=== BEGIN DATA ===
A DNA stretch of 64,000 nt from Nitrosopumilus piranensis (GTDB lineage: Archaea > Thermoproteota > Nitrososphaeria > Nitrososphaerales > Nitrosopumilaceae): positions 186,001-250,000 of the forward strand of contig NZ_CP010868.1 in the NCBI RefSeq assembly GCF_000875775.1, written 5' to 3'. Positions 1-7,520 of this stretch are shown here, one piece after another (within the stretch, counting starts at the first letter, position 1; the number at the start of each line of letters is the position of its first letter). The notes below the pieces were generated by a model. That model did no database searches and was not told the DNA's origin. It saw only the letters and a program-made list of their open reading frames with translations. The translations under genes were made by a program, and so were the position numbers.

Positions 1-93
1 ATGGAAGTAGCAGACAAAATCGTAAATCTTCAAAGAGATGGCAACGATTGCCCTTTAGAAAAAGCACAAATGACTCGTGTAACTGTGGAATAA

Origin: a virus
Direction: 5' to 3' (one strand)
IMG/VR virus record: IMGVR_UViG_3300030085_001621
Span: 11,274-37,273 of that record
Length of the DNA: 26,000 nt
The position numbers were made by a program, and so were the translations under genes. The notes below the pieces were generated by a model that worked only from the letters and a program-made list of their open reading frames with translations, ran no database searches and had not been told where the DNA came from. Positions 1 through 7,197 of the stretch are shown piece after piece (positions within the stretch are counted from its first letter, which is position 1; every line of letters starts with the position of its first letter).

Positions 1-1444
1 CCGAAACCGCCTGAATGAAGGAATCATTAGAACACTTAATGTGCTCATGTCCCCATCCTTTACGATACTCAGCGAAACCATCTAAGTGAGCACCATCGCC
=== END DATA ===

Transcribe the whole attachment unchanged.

A DNA stretch of 64,000 nt from Nitrosopumilus piranensis (GTDB lineage: Archaea > Thermoproteota > Nitrososphaeria > Nitrososphaerales > Nitrosopumilaceae): positions 186,001-250,000 of the forward strand of contig NZ_CP010868.1 in the NCBI RefSeq assembly GCF_000875775.1, written 5' to 3'. Positions 1-7,520 of this stretch are shown here, one piece after another (within the stretch, counting starts at the first letter, position 1; the number at the start of each line of letters is the position of its first letter). The notes below the pieces were generated by a model. That model did no database searches and was not told the DNA's origin. It saw only the letters and a program-made list of their open reading frames with translations. The translations under genes were made by a program, and so were the position numbers.

Positions 1-93
1 ATGGAAGTAGCAGACAAAATCGTAAATCTTCAAAGAGATGGCAACGATTGCCCTTTAGAAAAAGCACAAATGACTCGTGTAACTGTGGAATAA

Origin: a virus
Direction: 5' to 3' (one strand)
IMG/VR virus record: IMGVR_UViG_3300030085_001621
Span: 11,274-37,273 of that record
Length of the DNA: 26,000 nt
The position numbers were made by a program, and so were the translations under genes. The notes below the pieces were generated by a model that worked only from the letters and a program-made list of their open reading frames with translations, ran no database searches and had not been told where the DNA came from. Positions 1 through 7,197 of the stretch are shown piece after piece (positions within the stretch are counted from its first letter, which is position 1; every line of letters starts with the position of its first letter).

Positions 1-1444
1 CCGAAACCGCCTGAATGAAGGAATCATTAGAACACTTAATGTGCTCATGTCCCCATCCTTTACGATACTCAGCGAAACCATCTAAGTGAGCACCATCGCC